Madison Co. schools face more budget challenges - WAFF-TV: News, Weather and Sports for Huntsville, AL

Madison Co. schools face more budget challenges


A new fiscal year means a new budget for Madison County Schools, but the district continues to struggle with low revenues and limited resources.

This week, the Madison County School Board approved a $145 million budget for the upcoming year. It is a bare bones budget that covers just the basic needs.

"There are no bells and whistles, but we are able to maintain a great staff and that is primarily where our funds go," explained the district's Chief School Finance Officer, Karen O'Bannon.

Two of the top priorities this year involve textbooks and transportation. The district needs more books and new buses, but it does not get enough state funding to cover its costs.

To fill the gap, school officials must pull from local funds which presents a whole new issues.

"We have not added a new revenue stream to local taxes in 27 years. We are still operating under the same tax base as we did 27 years ago, so it is very difficult when we are pulling from local funds to offset the deficit with state funds," said O'Bannon.

Under the overall budget, the district is also moving forward with several capital improvement projects paid for by BRAC bonds.

They include a new wing at Madison County Elementary, a new intermediate school for Lynn Fanning Elementary, and a new high school in Monrovia. All three projects aim to alleviate overcrowding and eliminate portables.

The new high school is slated to be complete in 2016 with a price tag of $46 million. District officials say they are currently looking for land to build the new school.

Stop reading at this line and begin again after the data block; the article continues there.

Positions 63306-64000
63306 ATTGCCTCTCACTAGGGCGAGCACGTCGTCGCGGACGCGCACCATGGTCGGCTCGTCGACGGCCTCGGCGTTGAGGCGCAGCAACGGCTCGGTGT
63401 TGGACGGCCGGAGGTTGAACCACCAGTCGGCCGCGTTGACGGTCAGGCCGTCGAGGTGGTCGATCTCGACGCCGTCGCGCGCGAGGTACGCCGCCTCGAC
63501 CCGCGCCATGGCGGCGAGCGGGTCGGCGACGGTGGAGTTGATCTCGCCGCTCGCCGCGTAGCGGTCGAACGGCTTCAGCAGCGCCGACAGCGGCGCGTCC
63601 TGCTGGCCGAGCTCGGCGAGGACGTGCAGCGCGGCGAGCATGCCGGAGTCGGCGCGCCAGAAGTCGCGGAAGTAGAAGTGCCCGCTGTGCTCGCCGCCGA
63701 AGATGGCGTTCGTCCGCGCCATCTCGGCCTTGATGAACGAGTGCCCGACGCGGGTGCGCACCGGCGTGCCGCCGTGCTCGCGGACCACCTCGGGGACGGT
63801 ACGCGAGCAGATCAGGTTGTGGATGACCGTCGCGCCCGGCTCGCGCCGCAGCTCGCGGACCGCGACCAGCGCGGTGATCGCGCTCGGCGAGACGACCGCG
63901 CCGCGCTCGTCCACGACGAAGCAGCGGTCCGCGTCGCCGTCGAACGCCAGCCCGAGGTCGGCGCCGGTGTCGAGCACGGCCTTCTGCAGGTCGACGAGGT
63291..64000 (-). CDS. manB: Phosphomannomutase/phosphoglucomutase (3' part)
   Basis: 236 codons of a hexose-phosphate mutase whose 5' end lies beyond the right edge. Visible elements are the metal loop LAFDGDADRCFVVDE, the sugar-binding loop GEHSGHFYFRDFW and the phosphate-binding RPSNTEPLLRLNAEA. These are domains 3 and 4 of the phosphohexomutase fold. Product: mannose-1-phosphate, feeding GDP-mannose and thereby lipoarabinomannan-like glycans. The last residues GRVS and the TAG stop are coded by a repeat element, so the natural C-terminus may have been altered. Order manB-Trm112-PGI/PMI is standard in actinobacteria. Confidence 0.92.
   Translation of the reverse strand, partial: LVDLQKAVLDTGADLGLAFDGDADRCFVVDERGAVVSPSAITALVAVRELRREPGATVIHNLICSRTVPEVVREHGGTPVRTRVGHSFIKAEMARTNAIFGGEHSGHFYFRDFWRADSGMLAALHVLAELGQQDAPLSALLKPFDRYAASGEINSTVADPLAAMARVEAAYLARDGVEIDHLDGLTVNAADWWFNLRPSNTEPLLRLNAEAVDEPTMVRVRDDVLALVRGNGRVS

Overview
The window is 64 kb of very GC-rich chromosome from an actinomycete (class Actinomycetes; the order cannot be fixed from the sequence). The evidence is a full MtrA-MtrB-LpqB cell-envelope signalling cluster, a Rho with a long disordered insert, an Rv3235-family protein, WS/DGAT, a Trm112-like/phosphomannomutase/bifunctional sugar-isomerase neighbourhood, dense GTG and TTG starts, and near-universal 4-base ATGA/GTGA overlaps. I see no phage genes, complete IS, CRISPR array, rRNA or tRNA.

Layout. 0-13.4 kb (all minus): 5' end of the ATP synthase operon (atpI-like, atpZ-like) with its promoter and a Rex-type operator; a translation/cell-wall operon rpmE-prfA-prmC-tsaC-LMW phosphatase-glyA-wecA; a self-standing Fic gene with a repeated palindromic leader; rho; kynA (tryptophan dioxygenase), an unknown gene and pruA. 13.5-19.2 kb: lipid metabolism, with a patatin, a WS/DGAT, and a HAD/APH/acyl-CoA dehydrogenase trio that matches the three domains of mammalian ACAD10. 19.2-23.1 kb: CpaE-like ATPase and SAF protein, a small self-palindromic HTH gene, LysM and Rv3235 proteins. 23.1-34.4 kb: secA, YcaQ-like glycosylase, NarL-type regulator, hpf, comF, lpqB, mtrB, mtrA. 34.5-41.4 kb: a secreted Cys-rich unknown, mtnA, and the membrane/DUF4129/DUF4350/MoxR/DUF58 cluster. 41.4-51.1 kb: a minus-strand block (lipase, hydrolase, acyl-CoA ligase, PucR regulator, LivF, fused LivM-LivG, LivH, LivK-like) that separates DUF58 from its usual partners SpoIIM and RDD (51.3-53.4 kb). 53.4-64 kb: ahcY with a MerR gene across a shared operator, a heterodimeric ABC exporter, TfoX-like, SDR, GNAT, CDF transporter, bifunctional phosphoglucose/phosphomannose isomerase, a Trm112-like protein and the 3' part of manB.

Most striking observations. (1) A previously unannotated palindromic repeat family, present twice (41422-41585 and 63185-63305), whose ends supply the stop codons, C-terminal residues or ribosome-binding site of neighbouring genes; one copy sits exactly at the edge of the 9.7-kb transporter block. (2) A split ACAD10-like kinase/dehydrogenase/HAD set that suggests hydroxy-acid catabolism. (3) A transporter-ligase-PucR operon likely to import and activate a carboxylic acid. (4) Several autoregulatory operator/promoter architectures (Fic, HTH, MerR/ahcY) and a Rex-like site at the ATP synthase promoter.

They say these projects will take care of several long-time needs, however there are concerns about covering the operating costs to run these new buildings.

"Madison County Schools has always done more with less. Sometimes that has hurt us down the road because people see buildings going up and they think we have money, but that is another pot of money. The BRAC (Base Realignment and Closure) money is for construction only," said Madison County Schools spokesperson Geraldine Tibbs.

The district still has a long list of unfunded needs. Madison County could use more school nurses and a school resource officer at every campus. Right now some staff members are wearing many hats.

"As people have retired, the positions have not been filled and the people on staff have had to assume those responsibilities," explained Tibbs.

The district continues to face the same financial challenges as it has for a number of years now, but school officials say they have learned to do more with less.

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